Daniel K. Williams’ essay over on the Anxious Bench has me thinking of Ptolemy’s epicycles. Those were the little loop-de-loops and mathematically elegant pirouettes the ancient astronomer hypothesized to make a geocentric model of our solar system work.
And Ptolemy did make it work, even though it wasn’t true. His math held up for more than a thousand years and the only reason we’re not still using it is because of a later revolutionary epiphany he had no basis for understanding.
That epiphany — the Copernican revolution of recognizing that we’re just a planet, too, and that our planet isn’t the center of everything — is what’s missing in Williams’ essay. That’s immensely frustrating, making the experience of reading it a bit like reading a cutting-edge astronomy textbook from 1492. The piece works hard to describe and account for what seems apparent from one perspective, but never questions the fundamentally mistaken premise that this is the only possible perspective, and so it winds up tracing elaborate curlicues to sidestep the epiphany it seems determined to avoid.
That sidestepping starts with the assertion made in the title of Williams’ post: “How the Civil Rights Movement Converted Liberal White Protestants to Secularism.”
What in the name of Jonathan Daniels is that about?
Williams doesn’t argue that this “conversion” — or deconversion — to a “secular” religion and a “moral compass of rights consciousness” happened for Black Christians after the Civil Rights Movement. But he doesn’t explain — or perhaps even grasp — why he doesn’t argue that. I think it’s because the geocentric model doesn’t recognize that the Earth is a planet. Which is to say that Williams recognizes that there exists some distinct thing that can be described as Black Christianity, but does not recognize that there also exists some distinct thing that can be described as white Christianity. And so white Americans who begin to question, critique, or abandon white Christianity can only be described or understood as people leaving Christianity itself, because white Christianity is not one of several planets but the center around which everything else orbits.
Thus Williams recognizes that the Civil Rights Movement “was inspired by an African American Exodus theology that had been forged in the fires of a centuries-long experience of injustice” but seems unable to see that it arose in opposition to a white American Pharaoh theology that had been forged in the fires of a centuries-long commitment to injustice. And when white Protestants encountered what he accurately describes as “the 20th-century American Great Awakening known as the civil rights movement” he can perceive them only as being converted from Christianity itself rather than being converted from this white theology with all of its attendant doctrines of white soteriology, white hermeneutics, white epistemology, white ecclesiology, etc.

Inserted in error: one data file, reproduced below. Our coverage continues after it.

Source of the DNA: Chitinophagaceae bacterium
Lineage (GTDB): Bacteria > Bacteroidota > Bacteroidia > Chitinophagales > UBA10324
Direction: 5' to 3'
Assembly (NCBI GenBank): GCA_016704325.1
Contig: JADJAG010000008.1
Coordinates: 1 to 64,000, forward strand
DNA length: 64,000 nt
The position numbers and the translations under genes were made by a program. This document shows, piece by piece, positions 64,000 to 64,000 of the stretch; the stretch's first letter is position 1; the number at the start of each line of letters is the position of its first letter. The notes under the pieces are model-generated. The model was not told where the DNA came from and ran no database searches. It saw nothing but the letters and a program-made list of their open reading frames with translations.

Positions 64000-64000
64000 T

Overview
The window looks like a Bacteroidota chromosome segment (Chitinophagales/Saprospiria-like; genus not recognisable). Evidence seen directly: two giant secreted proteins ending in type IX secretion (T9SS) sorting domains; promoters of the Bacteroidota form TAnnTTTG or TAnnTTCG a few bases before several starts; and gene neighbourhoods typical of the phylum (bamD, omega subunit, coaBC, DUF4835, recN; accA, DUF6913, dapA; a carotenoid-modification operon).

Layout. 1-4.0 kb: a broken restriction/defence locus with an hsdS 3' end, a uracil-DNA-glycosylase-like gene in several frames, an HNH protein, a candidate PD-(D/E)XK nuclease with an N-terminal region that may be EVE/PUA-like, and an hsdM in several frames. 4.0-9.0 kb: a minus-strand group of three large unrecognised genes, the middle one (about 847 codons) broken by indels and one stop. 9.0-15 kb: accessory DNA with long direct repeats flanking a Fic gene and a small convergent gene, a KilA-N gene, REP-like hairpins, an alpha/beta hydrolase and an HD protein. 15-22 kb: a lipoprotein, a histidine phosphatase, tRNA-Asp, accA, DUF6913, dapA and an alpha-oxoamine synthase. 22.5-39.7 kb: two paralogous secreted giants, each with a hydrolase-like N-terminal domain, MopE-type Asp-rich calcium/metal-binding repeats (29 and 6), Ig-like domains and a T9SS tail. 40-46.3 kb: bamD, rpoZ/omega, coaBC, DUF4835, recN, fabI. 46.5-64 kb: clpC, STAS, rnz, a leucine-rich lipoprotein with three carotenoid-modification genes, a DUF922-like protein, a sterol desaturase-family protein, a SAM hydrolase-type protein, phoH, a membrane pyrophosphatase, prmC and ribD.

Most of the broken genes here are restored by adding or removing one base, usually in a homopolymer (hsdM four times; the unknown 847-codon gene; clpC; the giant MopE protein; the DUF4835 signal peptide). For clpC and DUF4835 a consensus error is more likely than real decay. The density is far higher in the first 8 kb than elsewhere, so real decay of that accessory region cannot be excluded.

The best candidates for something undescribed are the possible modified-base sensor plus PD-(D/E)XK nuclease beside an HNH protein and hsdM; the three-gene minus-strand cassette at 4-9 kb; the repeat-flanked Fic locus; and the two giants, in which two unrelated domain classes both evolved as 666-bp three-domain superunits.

That’s the hardest part of the Copernican revolution — recognizing that the place we were born and the version of faith we were baptized into isn’t the unmovable center of everything and that the white theology we’ve always assumed was normative is just one more planet out of many.
Once we recognize that, then other, simpler explanations become available for all the data points and observations and apparent motions that Williams’ epicycling essay attempts to account for — from the late-20th century decline of mainline [white] Protestant denominations to the rejection of white theology’s unjust morality even among secular academics.
But while Williams’ essay comes tantalizingly close to that Copernican epiphany, his conclusion makes one last recursive loop back to geocentrism:
Perhaps what the white progressives needed to experience in the civil rights era of the 1960s was not conversion, but repentance. And perhaps if they had, they would have returned to their churches with a humble determination to learn from African American Christians, renounce their past blindness, fight structural racism, and show love and mercy toward those in their own churches whose perspective might differ. But without Christ, that grace was lacking. And so today, a half century later, we are left with the polarizing conflict between white Christian conservatives who don’t understand the conversion that others experienced on the road to Selma and white secular liberals who don’t understand how the conservatives could remain so blind.
It’s pointless to speak of “a humble determination to learn from African American Christians” while still insisting that white Christianity is normative — the most “conservative” and therefore the most legitimate form of Christianity. Perhaps this unrepentant “conservative Christianity” needs a few tweaks and epicycles to account for its retrograde ethics, but its place at the center of the universe cannot be questioned.